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West Ham failed Dimitri Payet by not building around him

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Many knew that West Ham had pulled off a coup by signing Dimitri Payet last summer, but it wasn’t clear until a year later what a rare gem they’d found.

After Payet’s stunning debut season in the Premier League, a season that saw him score nine goals and assist 12 more while dazzling England with his brilliant technical ability and sparkling distance shooting, he now finds himself suddenly unwelcome at the gates of West Ham’s new home.

With West Ham 13th in the Premier League table and struggling for consistency, Payet has stunned Hammer fans by refusing to play for the club and asking for a transfer.

From nearly all angles, this is a horrible look from a player who was rescued from Marseille by Slaven Bilic and brought back to life during his time at West Ham. It appears on the surface that the player has turned his back on a club and fanbase that embraced him when life was good. Bilic wasn’t even asked about Payet when he revealed the situation, he simply went off in a press conference, a rare situation that describes just how betrayed by Payet the manager feels.

But a deeper dive into West Ham’s recent past shows why Payet has become disenfranchised just half a season later and why the player may not be shouldering all the blame despite the ugly optics.

This summer, West Ham found itself the proud owner of a legitimate franchise player; a player who suddenly burdens the club with his own expectations. This is not to say Payet gave West Ham any sort of ultimatum, but in this situation, the Hammers now have the expectation to be good enough for such a player. It is the responsibility of the club to perform to the standards of the player, just as it is the responsibility of the player to bring the club his best. In short: they must build around their superstar. We see countless times a club’s best player leave because that club was either relegated or fell below the player’s ambitions.

Dimitri Payet proved last season that he’s better than 13th place in the Premier League, and he’s proving this season that despite the club’s struggles, he is still as good as he was. As a Player of the Season candidate, it’s obviously his responsibility to replicate that form, and he has, leading the Premier League in chances created and key passes and rated the 5th best player in the league by Squawka’s rankings.

Here is where West Ham failed the Frenchman: it is also on the club to provide him with the best environment to replicate that form. Let’s review the ways West Ham went about that process this past summer:

  • They purchased Andre Ayew for $26 million, by all accounts a solid purchase at the time – if not an expensive transaction – but one that has not paid off at all. Ayew has battled injuries and poor service to the return of a single goal in 12 appearances.
  • They spent $13 million on Manuel Lanzini, a player expected to pull some weight off Payet’s shoulders in the attack. Instead, he’s been a significant disappointment as well, dazzling the crowd at times, but coupling those performances with his fair share of horror shows.
  • West Ham spent $8 million on Arthur Makuatsu, a forced purchase after starting the season without a healthy left-back. Makuatsu was bad and then got hurt, and has made just six appearances thanks to the return of Aaron Cresswell.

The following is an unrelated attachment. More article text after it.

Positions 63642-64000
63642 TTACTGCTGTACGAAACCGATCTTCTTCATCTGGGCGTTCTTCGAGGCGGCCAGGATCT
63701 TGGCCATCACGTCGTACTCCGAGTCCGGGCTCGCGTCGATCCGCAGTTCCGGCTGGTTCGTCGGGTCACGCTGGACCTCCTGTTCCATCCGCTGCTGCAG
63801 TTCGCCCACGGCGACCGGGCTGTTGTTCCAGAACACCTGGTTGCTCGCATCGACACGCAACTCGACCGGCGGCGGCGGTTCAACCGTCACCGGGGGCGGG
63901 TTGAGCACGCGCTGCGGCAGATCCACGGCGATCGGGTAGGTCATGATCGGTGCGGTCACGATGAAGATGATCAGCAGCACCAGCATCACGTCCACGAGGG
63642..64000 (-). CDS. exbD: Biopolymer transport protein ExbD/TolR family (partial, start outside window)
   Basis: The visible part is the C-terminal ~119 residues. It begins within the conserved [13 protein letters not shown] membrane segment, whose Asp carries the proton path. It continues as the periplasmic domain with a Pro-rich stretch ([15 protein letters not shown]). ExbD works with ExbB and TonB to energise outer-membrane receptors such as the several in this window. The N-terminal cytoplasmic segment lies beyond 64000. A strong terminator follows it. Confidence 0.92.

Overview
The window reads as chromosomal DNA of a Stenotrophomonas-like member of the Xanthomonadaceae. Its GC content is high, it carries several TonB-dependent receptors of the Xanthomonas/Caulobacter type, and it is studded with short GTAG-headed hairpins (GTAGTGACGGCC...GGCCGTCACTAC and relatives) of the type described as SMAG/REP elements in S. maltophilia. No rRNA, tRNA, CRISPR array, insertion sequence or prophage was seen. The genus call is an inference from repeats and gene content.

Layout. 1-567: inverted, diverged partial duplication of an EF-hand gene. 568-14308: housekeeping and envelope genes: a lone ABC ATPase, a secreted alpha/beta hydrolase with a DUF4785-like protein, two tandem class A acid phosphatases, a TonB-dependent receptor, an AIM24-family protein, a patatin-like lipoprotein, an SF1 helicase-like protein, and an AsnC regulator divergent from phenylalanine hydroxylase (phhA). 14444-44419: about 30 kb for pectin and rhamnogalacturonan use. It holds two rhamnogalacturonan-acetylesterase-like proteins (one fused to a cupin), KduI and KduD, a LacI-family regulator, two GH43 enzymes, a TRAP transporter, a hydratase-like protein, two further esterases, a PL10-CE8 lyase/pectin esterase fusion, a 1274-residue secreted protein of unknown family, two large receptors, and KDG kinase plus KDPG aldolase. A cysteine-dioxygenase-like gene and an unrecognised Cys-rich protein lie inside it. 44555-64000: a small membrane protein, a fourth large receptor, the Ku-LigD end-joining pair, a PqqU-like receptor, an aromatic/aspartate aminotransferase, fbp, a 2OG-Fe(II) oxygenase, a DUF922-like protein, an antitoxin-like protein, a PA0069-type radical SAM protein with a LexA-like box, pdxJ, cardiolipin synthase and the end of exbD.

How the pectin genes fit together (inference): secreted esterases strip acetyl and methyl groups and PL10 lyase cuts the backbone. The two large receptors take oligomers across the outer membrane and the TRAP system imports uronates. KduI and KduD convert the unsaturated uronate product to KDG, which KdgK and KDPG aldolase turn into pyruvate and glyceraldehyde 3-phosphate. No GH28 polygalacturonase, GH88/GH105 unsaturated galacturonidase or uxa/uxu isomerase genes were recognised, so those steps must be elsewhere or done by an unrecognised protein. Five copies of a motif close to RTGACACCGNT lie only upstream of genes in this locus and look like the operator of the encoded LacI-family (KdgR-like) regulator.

• They brought in Sofiane Feghouli, Alvaro Arbeloa, Ashley Fletcher, and Havard Nordveit on free transfers. Feghouli has been good at times but hasn’t been consistent enough to see the field, the 33-year-old Arbeloa has been hurt, Fletcher hasn’t made the squad, and Nordtveit has struggled with discipline.
  • They brought in Simone Zaza, Gokhan Tore, and Jonathan Calleri on loan. Zaza couldn’t even muster a single goal before getting hurt and wanting out, Tore was a solid get but got injured early, and Calleri hasn’t started once and hasn’t seen the field since October.

There’s no doubt the Hammers have had horrible injury luck this season, with Gokhan Tore’s knee operation maybe the most difficult to swallow, but the bottom line is this: the Hammers didn’t do nearly enough this summer to prove they mean business. While other clubs around them got better, West Ham instead looked for value buys and spent big on flops. Subsequently, they have felt the difficult consequences to their actions. The defense has been porous and the service up front has been limited. Dimitri Payet’s 72 chances created are an enormous 52 more than anyone else in the West Ham squad and represent 35% of the team’s total of 204. Simply put, it’s on Payet to do it all, and that’s why he wants out.

Make no mistake that Dimitri Payet’s decision to distance himself from West Ham still reflects poorly on his character. As the second time he’s pushed for a transfer away from a club of significant size (also pushing his way out of Marseille when West Ham came calling), this is clearly heavy baggage he is now forced to lug around the rest of his career. However, the club is not absolved of blame in this situation. Who knows what promises were made to Payet when he signed a contract extension this summer through the summer of 2021. With a new stadium meant to catapult West Ham “to the next level,” little attention was paid to the future product on the field. Fans should be just as disappointed with the board and staff as they are with the player.

Real Madrid come from behind to win in Club World Cup semis

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Real Madrid made things on Wednesday a bit more complicated than they would have preferred, but the two-time defending European champions are through to the final of the Club World Cup for the second straight year.